Wednesday, October 24, 2012

Relax, it's Spanish time

Today is October 24th which means I have officially been in Spain one full month!  It certain ways, it feels like time has flown by and in other ways, I feel like I've been here a lot longer.  One of the biggest changes I've had to make is to what I call "Spanish Time."  This not only includes activities at different times of the day, but also the way they view time here in Almería.

I am going to start by explaining the eating schedule here.  My roommates have explained to me that it is normal to eat five meals a day (I still just stick to three).  The first meal is desayuno (breakfast), which you eat whenever you wake up.  Breakfast is never a huge meal; there are no pancakes, waffles, etc.  Usually my roommates just eat toast or cereal or yogurt, something small.  Then, at noon they have a snack (almuerzo).  This is not lunch, it's just something to hold them over until ciesta (2pm) when they actually have lunch.  Usually this second meal is a sandwich or pastry of some sort (I personally have a piece of fruit and almonds).  Finally, between 2pm and 4pm when the students get home from school and adults home from work, the Spaniards have comida (lunch).  This is always the biggest meal of the day and usually includes bread, potatoes and some kind of meat or fish.  Then they have another snack-like mealed called Merienda around 5 or 6pm.  Usually this is a sweet bread, sandwich and warm milk or tea.  Finally, the have cena (dinner), between 9-11pm.  Dinner usually is a smaller meal, more like what Americans eat for lunch: soup, salad, sandwich or eggs and toast.  I thought it would been hard to switch to this eating schedule, but its works so much better with my work day.  I don't ever have to worry about bringing a bag lunch because I have time to cook lunch once I get home.  Also, because it's also the culture, about twice a week or so, I replace dinner with wine and tapas, but I'm planning on dedicating an entire post to food in the future.

The other big difference is the way the Spaniards view time.  In the United States, we are extremely prompt and the phrase "time is money" is often extremely relevant.  Here in Spain (and especially southern Spain where I am), everyone is more relaxed about time.  Here are a few examples
  • One day, there was a problem with my bus, and I got to school 40 minutes late, and my teachers were not mad nor worried about where I was nor how late I was.
  • One more than one occasion, my bus driver hasn't even been at the bus when it is scheduled to leave.  The bus drivers often have a coffee between their bus routes, and if they are five-ten minutes late for their departure, no big deal
  • My favorite tapas bar here opens at 8pm everynight; but, when they say 8pm they really mean 8:30 because both times I have gone right at 8pm to get tapas, they were still setting up and in absolutely no hurry to set the tables and open on time.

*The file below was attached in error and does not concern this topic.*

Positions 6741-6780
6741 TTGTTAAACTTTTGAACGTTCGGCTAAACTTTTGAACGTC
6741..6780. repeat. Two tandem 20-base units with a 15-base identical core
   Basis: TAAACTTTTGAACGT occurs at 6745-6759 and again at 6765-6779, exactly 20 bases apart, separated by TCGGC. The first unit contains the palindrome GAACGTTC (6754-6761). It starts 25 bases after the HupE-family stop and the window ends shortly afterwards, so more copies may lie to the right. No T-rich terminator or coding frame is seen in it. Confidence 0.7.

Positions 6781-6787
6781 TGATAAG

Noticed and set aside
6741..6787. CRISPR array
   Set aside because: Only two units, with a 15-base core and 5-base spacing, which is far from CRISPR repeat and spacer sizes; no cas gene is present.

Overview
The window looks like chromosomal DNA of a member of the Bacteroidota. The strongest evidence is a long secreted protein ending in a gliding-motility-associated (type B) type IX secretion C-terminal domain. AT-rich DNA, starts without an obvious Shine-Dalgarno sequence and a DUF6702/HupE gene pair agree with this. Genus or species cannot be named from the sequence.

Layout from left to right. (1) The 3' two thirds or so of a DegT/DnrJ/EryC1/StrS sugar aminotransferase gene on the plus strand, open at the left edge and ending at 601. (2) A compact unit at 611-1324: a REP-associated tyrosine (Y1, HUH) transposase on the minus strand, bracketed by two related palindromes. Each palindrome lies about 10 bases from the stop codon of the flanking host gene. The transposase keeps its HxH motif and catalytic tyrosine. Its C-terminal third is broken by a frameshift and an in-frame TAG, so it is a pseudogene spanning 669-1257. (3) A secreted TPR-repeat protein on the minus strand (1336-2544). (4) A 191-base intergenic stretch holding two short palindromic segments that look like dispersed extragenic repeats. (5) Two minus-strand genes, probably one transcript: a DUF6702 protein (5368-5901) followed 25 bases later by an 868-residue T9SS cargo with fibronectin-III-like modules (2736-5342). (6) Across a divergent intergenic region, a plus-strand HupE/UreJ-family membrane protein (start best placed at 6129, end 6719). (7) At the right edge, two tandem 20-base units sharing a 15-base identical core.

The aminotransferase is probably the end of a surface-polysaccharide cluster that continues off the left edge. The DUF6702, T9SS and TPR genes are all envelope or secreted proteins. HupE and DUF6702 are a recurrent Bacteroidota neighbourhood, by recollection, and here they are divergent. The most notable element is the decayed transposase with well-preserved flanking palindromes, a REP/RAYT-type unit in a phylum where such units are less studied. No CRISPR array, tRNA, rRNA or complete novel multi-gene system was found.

• Recess at my school is only supposed to last 30 minutes, yet I have seen the teacher's let it go for 40-45 minutes some days.
  • Cabo de Gata
  • Meals at restaurants and getting a coffee with a friend at a cafe last about twice as long as they do in the US.  People are never in a rush to eat a meal or drink coffee. In fact, I have yet to find somewhere that I can get coffee to go (with the exception of McDonalds).  They eat/drink slowly and enjoy the experience.
Finally, Spain is a country that naturally stays up late.  It is normal to see kids wondering the streets on a weeknight all the way up until midnight!  Although that might seem late to us, that could be just an hour or play time after dinner for them.  The nightlife here is also extremely late.  A Friday night consists of tapas or pre-drinks around 10-12, heading into town around 3am, and staying out dancing until 6-7am.  Although this is fun, it has really taken a toll on my Saturday and Sunday mornings; I simply sleep the day away so I don't think I will be going out every Friday and Saturday here.  It's just to hard for me!

Although I am still adjusting, I really do love the life style here.  It has taught me many things including patience, relaxation and appreciation for mealtime. 

Jazz Concert outside the Alcazaba
Some other highlights of my past week including going to a jazz concert near the Alcazaba (the most famous landmark in Almeria, which I still have yet to visit!), visiting the natural park Cabo de Gata (see above), which had one of the most spectacular beaches I've ever seen, and scheduling my first tutoring lessons (I went from having zero to having six in one week, my first lesson is tomorrow).  I am also planning my first few trips coming up!  Madrid this weekend and Sevilla the next, can't wait to see a little more of Spain!

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